in Education

The myth underpinning ’21st Century Skills’ [Future of Education]

Rainbow over Tokyo at sunset

There’s nothing wrong with discussing concepts such as 21st Century Skills, ‘core competencies for the information age,’ or digital literacies. Well, at least I hope not – I’m 50,000 words into writing a 60,000 thesis on the latter! What is problematic is when such terms become what Richard Rorty terms ‘dead metaphors’: words that used to be understood as a shorthand for a whole barrage of beliefs, opinions and debates, but now only have ap place in rhetoric. Keri Facer explains the problem with that kind of rhetoric:

This myth goes as follows: Rapid technological change in the 21st century will lead to increased competition between individuals and nations; education’s role is to equip individuals and nations for that competition by developing ‘twenty-first century skills’ that will allow them to adapt and reconfigure themselves for this new market. But education and educators are ill-equipped to make those changes, as they have failed to adapt successfully to technological developments over the last 100 years. Educational change, therefore, needs to be directed from outside. This is the myth that pervades much of the thinking about education and its relationship to socio-technical futures. It can be described as a myth not because it is wholly fictional – indeed, there are elements of this story for which there is some evidence and empirical support – but because it comes to act as an unquestioned cultural resource, to function as a dominating narrative that allows educators, policy-makers, parents and designers, without too much reflection, to make decisions and take action in the present. It has underpinned the educational ‘modernization’ agenda across the world for the last two decades. (Keri Facer, Learning Futures)

The fundamental issue is that, whether politicians, teachers, parents or pressure groups, each group of stakeholders in education think that they should be setting the educational agenda. Ironically, the common shared experience of having experienced schooling counts against progress being made, I would suggest.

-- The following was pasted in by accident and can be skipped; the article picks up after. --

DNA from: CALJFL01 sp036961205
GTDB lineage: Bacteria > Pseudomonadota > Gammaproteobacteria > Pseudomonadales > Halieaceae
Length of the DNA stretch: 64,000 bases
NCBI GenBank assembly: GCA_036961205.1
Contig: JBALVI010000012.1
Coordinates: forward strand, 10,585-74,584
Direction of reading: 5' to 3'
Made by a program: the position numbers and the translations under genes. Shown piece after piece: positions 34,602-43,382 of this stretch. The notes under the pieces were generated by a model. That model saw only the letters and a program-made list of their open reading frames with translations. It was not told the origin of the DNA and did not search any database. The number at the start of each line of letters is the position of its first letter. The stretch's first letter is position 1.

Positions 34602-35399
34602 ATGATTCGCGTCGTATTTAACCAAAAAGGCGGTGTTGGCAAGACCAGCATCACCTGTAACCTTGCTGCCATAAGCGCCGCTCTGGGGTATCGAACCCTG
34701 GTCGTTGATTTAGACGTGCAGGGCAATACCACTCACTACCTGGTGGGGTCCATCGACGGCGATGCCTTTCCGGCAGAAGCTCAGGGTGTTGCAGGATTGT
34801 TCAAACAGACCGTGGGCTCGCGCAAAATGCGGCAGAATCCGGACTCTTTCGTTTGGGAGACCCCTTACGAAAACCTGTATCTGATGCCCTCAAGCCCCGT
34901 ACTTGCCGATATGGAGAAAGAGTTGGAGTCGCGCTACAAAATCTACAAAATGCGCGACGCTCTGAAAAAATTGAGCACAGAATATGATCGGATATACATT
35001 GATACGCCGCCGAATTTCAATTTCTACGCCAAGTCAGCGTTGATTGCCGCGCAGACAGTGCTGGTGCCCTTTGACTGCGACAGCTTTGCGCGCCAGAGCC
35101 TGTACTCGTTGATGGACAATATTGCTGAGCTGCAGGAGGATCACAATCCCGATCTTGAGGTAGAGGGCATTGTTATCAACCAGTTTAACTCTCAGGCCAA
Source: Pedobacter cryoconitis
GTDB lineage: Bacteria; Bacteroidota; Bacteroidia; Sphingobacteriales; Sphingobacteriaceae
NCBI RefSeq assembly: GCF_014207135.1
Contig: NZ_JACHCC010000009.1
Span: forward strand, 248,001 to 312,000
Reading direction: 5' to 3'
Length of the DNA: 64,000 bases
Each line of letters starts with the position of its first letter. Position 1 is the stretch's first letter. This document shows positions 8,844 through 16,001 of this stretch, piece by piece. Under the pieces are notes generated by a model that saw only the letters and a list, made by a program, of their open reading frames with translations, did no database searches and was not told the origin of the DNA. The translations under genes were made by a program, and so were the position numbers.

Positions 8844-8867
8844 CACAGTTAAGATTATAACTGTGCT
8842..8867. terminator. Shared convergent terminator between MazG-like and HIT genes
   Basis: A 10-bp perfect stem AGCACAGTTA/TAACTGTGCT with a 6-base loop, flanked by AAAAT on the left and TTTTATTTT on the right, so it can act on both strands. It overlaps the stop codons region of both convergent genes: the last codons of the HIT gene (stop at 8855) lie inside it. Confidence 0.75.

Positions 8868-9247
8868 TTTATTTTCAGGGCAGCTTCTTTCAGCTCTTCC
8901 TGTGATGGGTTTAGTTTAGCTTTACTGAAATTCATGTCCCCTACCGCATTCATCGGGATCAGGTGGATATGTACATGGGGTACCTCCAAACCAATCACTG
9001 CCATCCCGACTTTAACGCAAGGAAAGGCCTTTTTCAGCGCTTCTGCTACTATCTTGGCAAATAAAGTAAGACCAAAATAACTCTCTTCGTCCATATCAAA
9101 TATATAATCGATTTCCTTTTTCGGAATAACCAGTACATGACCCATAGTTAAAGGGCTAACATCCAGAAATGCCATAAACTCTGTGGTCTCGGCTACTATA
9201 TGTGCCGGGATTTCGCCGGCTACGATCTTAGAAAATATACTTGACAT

I’m all for flexibility in the labour market – in my 8 years in it I’m in my 6th job and 5th house – but we need to educate and equip young people to understand that the flexibility should be on their terms.

Image CC BY tallkev

PS If you’re interested in this, check out the #purposedfutured campaign!

  • Anonymous

    Interesting post, Doug. Commonly included in the ’21st century skills’ pantheon are things like critical thinking, collaboration, problem-solving, digital literacies, and so on. Aren’t those exactly the sorts of things that empower our students to take on the world ‘on their terms,’ as you say? If educators, policymakers, parents, and others are setting the educational agenda so that it includes those things, I guess I’m pretty okay with that. Sure beats what we’ve been doing…

    • http://dougbelshaw.com Doug Belshaw

      Hi Scott, thanks for commenting. :-)

      I suppose we have to look at how people are using the term ’21st century skills’ (the normative version) rather than how we would *like* them to use it (the ideal version). I’m not so keen on the normative version but am quite happy to use the ideal version!

    • Jkoerschen

      Critical thinking, problem-solving and the other 21st Century skills are not skills.They are behaviors connected to specific domains. Critical thinking cannot be taught as a stand-alone skill. Just because a baseball manager can make critical decisions during a baseball game, doesn’t mean he could do the same in a hostile takeover. Further, in what century were these “skills” not important?

  • http://twitter.com/sensor63 Simon Ensor